Weird and won­der­ful Cax­ton

Finweek English Edition - - FRONT PAGE - SHAUN HAR­RIS shaunhar­ris@ya­

TERRY MOOL­MAN RUNS a tight ship. It shows in Cax­ton’s op­er­at­ing re­sults. In most cases mar­gins were main­tained and cir­cu­la­tion for many of its news­pa­pers in­creased. It’s a ship that gushes cash: R625m in its 2010 fi­nan­cial year. Bal­last is main­tained through R1,85bn in cash, up from R1,53bn in the pre­vi­ous fi­nan­cial year.

But as is well known, news­pa­per bosses can’t get ev­ery­thing right and Cax­ton got the rand wrong. Badly wrong. Cur­rency hedges taken out over the course of the year re­sulted in a R157,2m loss when marked to mar­ket at the end of its fi­nan­cial year. We don’t want to start talk­ing about knit­ting here, and once again the rand fooled many peo­ple. But per­haps Cax­ton shouldn’t be too ad­ven­tur­ous in cur­rency hedges.

One can only imag­ine the sort of lan­guage Mool­man must have been moved to when the cur­rency loss was un­rav­elled. The more ur­bane Gor­don Utian, in his MD’s re­port, says: “The strength of the rand was not an­tic­i­pated.” In the broader pic­ture the cur­rency loss isn’t that large. But it did up­set the shape of the num­bers in the an­nual re­port, de­flat­ing to­tal prof­its to be­low the pre­vi­ous year and re­sult­ing in net fi­nance in­come slip­ping into a loss of R3,5m against a profit of R107,1m the pre­vi­ous year.

Read­ers may won­der why Cax­ton has to use cur­rency hedges. Note 31 in its an­nual re­port shows it has a sub­stan­tial ex­po­sure to for­eign cur­ren­cies, chiefly Bri­tain’s pound, US dol­lars, euro and Aus­tralian dol­lars. It hedges those ex­po­sures, as many for­eign cur­rency trans­ac­tions re­late to the im­port of cap­i­tal equip­ment and in­ven­tory. That’s where Cax­ton is a step ahead, in­vest­ing sig­nif­i­cantly in presses for its own news­pa­pers and mag­a­zines and for com­mer­cial print­ing. An amount of R269m was spent on new presses and fin­ish­ing equip­ment over its fi­nan­cial year. Though the group says it has clearly de­fined poli­cies for the man­age­ment of for­eign cur­rency risks it should seek bet­ter ad­vice about the strength of the rand.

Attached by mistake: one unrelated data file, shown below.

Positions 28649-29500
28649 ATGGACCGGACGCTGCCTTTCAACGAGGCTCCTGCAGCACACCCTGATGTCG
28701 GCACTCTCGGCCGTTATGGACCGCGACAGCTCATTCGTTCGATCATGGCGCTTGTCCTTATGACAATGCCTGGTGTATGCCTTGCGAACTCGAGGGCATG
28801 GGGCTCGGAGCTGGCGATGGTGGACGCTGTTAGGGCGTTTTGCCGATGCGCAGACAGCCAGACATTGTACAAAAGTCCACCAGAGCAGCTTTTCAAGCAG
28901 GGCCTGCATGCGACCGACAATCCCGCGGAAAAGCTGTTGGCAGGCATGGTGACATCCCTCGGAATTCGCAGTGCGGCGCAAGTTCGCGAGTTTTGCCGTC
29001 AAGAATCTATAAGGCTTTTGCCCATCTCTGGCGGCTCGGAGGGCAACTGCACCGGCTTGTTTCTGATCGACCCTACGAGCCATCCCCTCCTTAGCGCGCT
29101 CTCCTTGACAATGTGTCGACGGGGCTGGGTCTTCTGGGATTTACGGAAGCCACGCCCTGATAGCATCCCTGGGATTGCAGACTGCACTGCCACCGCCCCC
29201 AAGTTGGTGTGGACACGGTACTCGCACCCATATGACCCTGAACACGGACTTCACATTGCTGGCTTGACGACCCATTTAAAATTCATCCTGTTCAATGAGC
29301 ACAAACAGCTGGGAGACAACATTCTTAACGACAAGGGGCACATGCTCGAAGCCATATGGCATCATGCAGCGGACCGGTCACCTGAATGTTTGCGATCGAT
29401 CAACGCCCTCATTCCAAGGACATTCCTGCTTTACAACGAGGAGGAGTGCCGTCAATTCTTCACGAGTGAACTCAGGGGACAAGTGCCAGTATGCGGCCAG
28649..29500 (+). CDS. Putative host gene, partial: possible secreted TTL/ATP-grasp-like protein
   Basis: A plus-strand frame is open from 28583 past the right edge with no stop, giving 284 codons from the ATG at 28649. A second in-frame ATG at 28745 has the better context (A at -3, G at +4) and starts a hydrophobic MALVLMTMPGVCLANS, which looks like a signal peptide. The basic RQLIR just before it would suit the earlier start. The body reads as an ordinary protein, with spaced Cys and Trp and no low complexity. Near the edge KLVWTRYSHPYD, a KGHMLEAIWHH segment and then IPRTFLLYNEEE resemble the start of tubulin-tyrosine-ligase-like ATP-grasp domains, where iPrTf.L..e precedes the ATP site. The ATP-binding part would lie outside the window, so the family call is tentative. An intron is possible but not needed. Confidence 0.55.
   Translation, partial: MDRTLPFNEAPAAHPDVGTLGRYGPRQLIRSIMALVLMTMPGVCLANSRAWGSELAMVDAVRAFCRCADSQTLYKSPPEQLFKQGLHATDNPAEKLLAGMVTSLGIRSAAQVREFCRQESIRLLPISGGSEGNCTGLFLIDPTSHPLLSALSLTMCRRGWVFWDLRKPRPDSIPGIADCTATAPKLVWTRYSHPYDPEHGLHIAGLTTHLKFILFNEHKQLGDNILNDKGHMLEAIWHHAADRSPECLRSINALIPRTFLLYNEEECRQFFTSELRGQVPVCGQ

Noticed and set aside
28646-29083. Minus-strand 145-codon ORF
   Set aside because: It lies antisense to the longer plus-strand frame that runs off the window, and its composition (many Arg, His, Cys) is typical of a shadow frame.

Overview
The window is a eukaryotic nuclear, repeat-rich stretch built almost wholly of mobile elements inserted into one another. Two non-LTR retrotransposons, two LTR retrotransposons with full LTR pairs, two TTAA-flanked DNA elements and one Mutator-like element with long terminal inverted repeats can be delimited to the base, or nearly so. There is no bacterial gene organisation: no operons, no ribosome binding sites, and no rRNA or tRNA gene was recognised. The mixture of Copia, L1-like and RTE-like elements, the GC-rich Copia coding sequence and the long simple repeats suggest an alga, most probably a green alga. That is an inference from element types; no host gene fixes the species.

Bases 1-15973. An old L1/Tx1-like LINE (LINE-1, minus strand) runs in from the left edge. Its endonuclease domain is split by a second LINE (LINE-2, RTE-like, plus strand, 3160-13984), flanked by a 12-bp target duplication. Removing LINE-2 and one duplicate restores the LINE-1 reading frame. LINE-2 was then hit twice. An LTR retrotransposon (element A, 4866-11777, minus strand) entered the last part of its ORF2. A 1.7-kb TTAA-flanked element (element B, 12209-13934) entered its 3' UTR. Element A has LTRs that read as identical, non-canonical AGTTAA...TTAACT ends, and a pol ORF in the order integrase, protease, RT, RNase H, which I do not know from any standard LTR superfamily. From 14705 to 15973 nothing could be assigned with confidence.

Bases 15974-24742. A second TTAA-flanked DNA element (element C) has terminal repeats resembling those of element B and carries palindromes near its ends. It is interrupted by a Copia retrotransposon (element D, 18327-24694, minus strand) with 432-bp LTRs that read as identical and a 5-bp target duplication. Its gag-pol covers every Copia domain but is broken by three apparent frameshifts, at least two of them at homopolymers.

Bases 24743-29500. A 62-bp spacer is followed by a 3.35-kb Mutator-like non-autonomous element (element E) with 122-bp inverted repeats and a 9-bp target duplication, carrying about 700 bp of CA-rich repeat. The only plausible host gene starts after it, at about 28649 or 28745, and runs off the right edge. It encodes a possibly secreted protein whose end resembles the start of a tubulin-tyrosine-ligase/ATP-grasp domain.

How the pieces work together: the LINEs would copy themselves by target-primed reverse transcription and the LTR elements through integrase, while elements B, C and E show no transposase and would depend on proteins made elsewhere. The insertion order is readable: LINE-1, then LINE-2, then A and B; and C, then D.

Lit­i­ga­tion is a fea­ture in Utian’s re­port. There’s the old case (dat­ing back to 2003) when it ques­tioned the suit­abil­ity of Robert McBride for pub­lic of­fice and The Cit­i­zen news­pa­per called him a “mur­derer”. The Supreme Court of Ap­peal, in what seems like a largely tech­ni­cal rul­ing, said McBride had been de­famed and wasn’t a mur­derer be­cause he’d been granted amnesty. It can only be won­dered how well that goes down with the sur­vivors of the no­to­ri­ous Ma­goos car bomb on Dur­ban’s beach­front. Any­way, The Cit­i­zen ap­pealed the find­ing in the Con­sti­tu­tional Court and is await­ing judg­ment.

More re­cently, Ele­men­tOne – that strange en­tity spun out of Avusa with noth­ing but a 17% in­ter­est in Cax­ton – went to court seek­ing dis­clo­sure of cer­tain share­holder and com­mis­sion agree­ments in place at Cax­ton. The court re­fused the or­der. It also ruled there were no re­stric­tions on Ele­men­tOne sell­ing its shares in Cax­ton, pro­vid­ing the first of­fer of dis­posal is made to Mool­man. It’s a court rul­ing but Mool­man couldn’t have said it bet­ter him­self.

But Ele­men­tOne has a strong point it wants dis­clo­sure on: it re­lates to an in­nocu­ous lit­tle Note 33 in the an­nual re­port. Part of it refers to an agree­ment in 1985 whereby mem­bers of the con­trol­ling share­holder – Mool­man and Coburn Part­ner­ship, which in­cludes Utian – are en­ti­tled to a com­mis­sion on Cax­ton’s ad­ver­tis­ing rev­enue. It’s a strange agree­ment but it was worth R41,3m in its fi­nan­cial year. That’s quite a killing and makes Mool­man look like a pirate, in the nicest sense of the word. It’s prob­a­bly a de­scrip­tion he wouldn’t be un­happy with.

TERRY MOOL­MAN Gush­ing cash

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